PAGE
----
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The Possessed and the DispossessedSpirits, Identity, and Power in a Madagascar Migrant Town$
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Lesley Sharp

Print publication date: 1994

Print ISBN-13: 9780520080010

Published to California Scholarship Online: May 2012

DOI: 10.1525/california/9780520080010.001.0001

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Exorcising the Spirits

Exorcising the Spirits

The Alternative Therapeutics of Protestantism1

Chapter:
(p.245) Chapter X Exorcising the Spirits
Source:
The Possessed and the Dispossessed
Author(s):

Lesley A. Sharp

Publisher:
University of California Press
DOI:10.1525/california/9780520080010.003.0010

This chapter discusses an alternative form of healing offered by an unusual group of vahiny in northwest Madagascar. Protestantism and exorcists serve as a final option in a locally conceived hierarchy of resort, especially for problems associated with spirit possession and madness. A wide array of indigenous practitioners (including tromba, kalanoro, moasy, mpisikidy) play key roles in diagnosing and treating the symptoms associated with these categories of experience. However, if their repeated efforts fail to improve the health status of a patient, she may seek treatment from other healers whose training is derived from nonindigenous sources. Two factors account for this reluctance on the part of Sakalava patients and their kin to consult with Protestant exorcists. First, ethnic factionalism is key. Second, Protestants embrace a competing view of reality and, more specifically, of possession. Since they consider tromba spirits to be evil, few Sakalava are willing to seek out their treatments.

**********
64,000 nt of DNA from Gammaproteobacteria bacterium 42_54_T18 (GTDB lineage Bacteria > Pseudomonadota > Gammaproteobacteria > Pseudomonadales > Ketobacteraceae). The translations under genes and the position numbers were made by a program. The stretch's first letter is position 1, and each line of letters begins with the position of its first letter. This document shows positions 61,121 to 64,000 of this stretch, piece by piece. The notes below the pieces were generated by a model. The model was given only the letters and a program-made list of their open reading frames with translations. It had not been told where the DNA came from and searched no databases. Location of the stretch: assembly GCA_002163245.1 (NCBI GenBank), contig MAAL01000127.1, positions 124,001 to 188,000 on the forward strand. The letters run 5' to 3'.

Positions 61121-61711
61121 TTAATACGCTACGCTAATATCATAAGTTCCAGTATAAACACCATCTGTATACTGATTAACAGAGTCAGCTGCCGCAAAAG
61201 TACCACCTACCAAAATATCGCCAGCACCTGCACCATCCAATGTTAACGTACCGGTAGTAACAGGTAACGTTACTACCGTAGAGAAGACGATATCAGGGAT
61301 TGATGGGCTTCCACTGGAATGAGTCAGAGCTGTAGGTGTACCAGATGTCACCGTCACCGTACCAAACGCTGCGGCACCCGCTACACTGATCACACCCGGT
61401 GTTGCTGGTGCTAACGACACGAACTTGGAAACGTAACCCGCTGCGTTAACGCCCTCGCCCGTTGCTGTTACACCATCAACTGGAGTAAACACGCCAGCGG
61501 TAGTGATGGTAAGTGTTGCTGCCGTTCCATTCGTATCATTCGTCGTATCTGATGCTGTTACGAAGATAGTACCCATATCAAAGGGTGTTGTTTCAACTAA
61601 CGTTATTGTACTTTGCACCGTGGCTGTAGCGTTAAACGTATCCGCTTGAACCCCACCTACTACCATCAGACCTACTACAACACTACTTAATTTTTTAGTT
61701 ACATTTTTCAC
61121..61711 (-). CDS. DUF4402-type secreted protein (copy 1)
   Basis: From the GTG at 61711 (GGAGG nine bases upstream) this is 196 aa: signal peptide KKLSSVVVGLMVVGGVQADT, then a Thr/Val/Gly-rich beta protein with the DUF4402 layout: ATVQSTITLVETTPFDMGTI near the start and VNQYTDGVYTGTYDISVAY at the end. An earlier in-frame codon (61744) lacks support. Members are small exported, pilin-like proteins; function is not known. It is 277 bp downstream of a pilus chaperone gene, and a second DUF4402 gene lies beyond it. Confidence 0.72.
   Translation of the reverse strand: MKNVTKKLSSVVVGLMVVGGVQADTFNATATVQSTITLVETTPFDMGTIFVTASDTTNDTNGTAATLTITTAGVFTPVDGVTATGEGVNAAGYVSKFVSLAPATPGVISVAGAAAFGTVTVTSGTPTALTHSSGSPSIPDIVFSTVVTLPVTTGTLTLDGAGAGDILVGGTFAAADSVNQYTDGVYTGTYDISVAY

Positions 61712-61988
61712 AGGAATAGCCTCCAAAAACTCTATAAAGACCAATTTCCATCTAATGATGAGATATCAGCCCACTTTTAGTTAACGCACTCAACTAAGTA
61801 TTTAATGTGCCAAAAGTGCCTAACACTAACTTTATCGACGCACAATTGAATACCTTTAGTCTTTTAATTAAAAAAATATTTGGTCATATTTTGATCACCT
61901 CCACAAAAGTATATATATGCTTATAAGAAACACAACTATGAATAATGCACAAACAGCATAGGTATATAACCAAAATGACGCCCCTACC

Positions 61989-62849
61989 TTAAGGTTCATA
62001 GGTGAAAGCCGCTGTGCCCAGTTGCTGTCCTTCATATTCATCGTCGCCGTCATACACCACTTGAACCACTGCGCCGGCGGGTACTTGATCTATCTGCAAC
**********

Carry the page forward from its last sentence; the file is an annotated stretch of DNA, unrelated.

Keywords:   healing, vahiny, Madagascar, Protestantism, exorcists, spirit, possession, Sakalava, factionalism, tromba

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